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Drug prescription errors are common and 20% of all medical negligence treatment claims arise from incorrect use of prescription drugs. Mistakes not only cost the individuals but also have a financial impact on the health services. These errors can occur at several stages like, prescribing, transcription, dispensing and administration, side effects varying in severity from minimal, and thereby unrecognized, to fatal.[3,4]
We conducted an audit to determine the most frequently occurring side effects of the ocular drugs and severity of these effects and to ascertain preventable prescription errors. In our study, we randomly selected 31 prospective patients over the period of two months from July 2004 to Sept 2004. These patients presented in the out-patient clinic with prescription errors or side effects due to ocular medication. Details were recorded on the proformas during clinic consultations. Patients consented orally to participate in the audit, and were inducted during their normal routine follow up. Patients presenting with acute side effects of the ocular medicines were seen in the emergency clinic as per standard protocol already in place within the department and were followed up as per standard departmental protocol if required.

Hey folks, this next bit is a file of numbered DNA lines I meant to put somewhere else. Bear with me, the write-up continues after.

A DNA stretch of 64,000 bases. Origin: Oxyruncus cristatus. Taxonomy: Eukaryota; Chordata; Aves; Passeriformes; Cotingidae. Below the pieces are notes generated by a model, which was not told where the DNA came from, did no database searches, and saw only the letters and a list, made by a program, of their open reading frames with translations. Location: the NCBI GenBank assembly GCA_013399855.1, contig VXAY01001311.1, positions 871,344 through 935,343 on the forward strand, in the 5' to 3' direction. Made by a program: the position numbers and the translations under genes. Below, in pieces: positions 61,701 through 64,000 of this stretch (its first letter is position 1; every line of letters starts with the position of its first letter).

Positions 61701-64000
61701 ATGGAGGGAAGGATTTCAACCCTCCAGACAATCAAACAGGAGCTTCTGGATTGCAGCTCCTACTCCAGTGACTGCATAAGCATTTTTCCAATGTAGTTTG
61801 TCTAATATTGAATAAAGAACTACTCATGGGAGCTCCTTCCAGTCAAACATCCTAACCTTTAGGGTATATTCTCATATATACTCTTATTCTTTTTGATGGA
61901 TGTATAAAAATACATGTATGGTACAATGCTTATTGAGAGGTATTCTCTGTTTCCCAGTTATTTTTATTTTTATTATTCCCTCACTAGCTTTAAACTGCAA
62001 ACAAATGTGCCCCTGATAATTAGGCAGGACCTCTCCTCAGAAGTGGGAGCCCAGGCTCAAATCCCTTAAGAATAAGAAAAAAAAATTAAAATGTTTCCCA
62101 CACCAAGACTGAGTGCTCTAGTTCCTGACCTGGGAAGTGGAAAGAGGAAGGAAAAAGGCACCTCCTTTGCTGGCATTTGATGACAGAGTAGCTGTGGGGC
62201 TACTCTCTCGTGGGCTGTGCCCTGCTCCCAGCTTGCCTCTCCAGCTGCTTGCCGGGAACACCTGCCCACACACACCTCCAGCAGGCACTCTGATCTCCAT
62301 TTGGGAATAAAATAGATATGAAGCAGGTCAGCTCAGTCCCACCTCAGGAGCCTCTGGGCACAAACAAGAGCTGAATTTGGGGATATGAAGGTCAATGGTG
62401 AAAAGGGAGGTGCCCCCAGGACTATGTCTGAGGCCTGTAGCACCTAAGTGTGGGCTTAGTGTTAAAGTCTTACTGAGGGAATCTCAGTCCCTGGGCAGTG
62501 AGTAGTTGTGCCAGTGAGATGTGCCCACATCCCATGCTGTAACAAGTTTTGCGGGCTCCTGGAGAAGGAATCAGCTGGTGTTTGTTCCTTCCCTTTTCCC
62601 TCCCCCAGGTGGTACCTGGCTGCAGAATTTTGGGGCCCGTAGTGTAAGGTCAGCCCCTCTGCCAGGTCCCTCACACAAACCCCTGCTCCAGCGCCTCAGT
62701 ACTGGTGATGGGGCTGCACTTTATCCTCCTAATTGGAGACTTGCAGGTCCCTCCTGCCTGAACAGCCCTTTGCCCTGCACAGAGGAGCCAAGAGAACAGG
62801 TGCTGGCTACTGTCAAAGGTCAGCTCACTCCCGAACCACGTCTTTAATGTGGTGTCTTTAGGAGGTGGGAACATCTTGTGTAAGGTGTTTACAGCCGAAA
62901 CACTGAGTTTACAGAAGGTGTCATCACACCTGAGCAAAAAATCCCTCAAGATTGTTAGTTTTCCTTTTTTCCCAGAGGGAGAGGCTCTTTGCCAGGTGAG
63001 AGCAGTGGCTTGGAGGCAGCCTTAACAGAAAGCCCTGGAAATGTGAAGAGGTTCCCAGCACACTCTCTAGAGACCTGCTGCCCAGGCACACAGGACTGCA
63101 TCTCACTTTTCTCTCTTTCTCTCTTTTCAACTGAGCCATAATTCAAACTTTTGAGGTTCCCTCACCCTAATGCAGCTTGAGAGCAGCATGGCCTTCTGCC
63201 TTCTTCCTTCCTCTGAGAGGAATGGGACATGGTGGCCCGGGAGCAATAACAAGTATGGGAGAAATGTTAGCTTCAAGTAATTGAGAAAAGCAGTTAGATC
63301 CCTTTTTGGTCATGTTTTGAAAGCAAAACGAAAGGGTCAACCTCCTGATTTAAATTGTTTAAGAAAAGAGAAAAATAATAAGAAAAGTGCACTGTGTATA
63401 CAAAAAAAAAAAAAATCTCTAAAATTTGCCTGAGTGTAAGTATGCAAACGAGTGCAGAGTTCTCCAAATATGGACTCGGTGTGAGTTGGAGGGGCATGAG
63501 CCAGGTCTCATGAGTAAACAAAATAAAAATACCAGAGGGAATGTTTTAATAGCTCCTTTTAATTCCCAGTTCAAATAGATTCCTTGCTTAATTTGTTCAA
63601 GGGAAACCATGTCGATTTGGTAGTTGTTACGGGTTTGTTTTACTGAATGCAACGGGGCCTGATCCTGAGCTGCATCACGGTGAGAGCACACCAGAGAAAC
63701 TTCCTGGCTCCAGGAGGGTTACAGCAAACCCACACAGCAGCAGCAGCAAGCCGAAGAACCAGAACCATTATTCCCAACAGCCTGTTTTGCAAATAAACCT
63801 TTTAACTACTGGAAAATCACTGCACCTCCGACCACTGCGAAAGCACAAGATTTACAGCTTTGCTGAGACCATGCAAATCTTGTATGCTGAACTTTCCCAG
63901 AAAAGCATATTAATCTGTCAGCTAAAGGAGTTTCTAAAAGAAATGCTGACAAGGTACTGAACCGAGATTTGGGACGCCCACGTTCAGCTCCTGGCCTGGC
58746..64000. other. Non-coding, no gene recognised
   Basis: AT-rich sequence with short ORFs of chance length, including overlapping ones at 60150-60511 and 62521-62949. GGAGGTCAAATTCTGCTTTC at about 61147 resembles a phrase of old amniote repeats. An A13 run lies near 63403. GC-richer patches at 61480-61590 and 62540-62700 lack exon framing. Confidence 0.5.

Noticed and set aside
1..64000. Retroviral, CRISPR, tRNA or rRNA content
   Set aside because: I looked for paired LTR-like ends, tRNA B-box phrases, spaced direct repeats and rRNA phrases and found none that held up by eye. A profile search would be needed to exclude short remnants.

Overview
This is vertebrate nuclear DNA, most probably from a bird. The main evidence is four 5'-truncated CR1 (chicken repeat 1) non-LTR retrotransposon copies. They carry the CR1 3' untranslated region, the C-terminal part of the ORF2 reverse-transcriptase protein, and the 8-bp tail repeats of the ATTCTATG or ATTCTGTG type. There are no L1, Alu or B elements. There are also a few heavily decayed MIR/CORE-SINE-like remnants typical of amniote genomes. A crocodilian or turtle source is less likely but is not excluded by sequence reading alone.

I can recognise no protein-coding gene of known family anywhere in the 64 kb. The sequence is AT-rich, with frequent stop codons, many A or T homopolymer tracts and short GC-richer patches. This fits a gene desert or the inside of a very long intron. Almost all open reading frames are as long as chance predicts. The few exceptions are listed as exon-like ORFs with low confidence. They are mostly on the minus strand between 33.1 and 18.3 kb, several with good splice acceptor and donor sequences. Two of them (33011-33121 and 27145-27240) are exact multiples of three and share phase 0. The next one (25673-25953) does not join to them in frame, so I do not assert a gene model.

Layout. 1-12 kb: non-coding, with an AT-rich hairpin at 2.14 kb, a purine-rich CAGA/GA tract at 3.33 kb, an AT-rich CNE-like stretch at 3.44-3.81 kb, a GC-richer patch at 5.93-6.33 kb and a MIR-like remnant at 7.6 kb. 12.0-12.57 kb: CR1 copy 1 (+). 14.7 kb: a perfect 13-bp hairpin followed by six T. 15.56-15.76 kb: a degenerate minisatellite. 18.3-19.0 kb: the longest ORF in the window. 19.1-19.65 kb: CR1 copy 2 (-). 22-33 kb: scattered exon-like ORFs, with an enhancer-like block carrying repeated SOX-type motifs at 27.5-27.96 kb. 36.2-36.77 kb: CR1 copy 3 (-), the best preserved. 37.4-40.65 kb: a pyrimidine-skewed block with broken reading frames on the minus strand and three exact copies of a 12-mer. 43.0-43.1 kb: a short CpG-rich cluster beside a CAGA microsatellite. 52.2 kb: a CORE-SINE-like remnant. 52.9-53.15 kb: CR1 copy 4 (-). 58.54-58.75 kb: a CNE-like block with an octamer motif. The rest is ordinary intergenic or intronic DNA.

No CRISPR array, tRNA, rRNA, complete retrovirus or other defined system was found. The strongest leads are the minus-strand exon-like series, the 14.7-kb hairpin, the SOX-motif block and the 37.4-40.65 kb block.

In our study, 20 (64.5%) patients had prescription errors and 11 (35.5%) experienced side effects due to ocular medications. Ophthalmologists were involved in ten (50%) prescription errors. These errors varied from prescribing drug differently than the considered medication, prescribing drug in different dose than required and prescribing different drug altogether than patient was already on e.g. Xalatan instead of Xalacom. Six (30%) patients were using their medicines at a wrong time or instilling a wrong dose and had difficulty in putting eye drops either because of bottle size, shape and type. One (5%) patient was given the wrong medicine by the pharmacy. During our study, eight (72.7%) patients experienced local side effects and three (27.3%) patients experienced systemic side effects. Of the local side effects, allergic reaction to preservatives was the most commonly observed side effect. A few patients reported hyperemia due to use of topical anti glaucoma medication. We prescribed preservative free drops in patients with allergic reactions to preservatives. Two patients experienced systemic side effects (from oral acetazolamide and topical beta blocker (Timolol).
Prescription errors committed by ophthalmologists were the most common error recorded during our study. Previous studies by Flynn et al, estimated the accuracy of dispensing prescriptions to be around 98.3%, with 6.5% of the errors judged to be clinically significant. Computer-based prescribing systems minimize the risk of mistakes resulting from illegible prescriptions but this requires a lot of investment and training. As many patients requiring ocular medications have poor sight, mishaps due to erroneous identification of the bottles and small and hard to squeeze bottles impose major problem in proper ocular drug delivery. We recommend that medications should be double checked at the time of dispensing not only by the physician but also by the pharmacy and nurses. Patients should be educated about the timing of drops and proper gap in between two drops. Patient with arthritis and weakness of the hands should be kept in mind and they should be offered auto droppers where possible. Side effects to topical medications may be prevented by taking more detailed history about allergies to drugs, especially preservatives.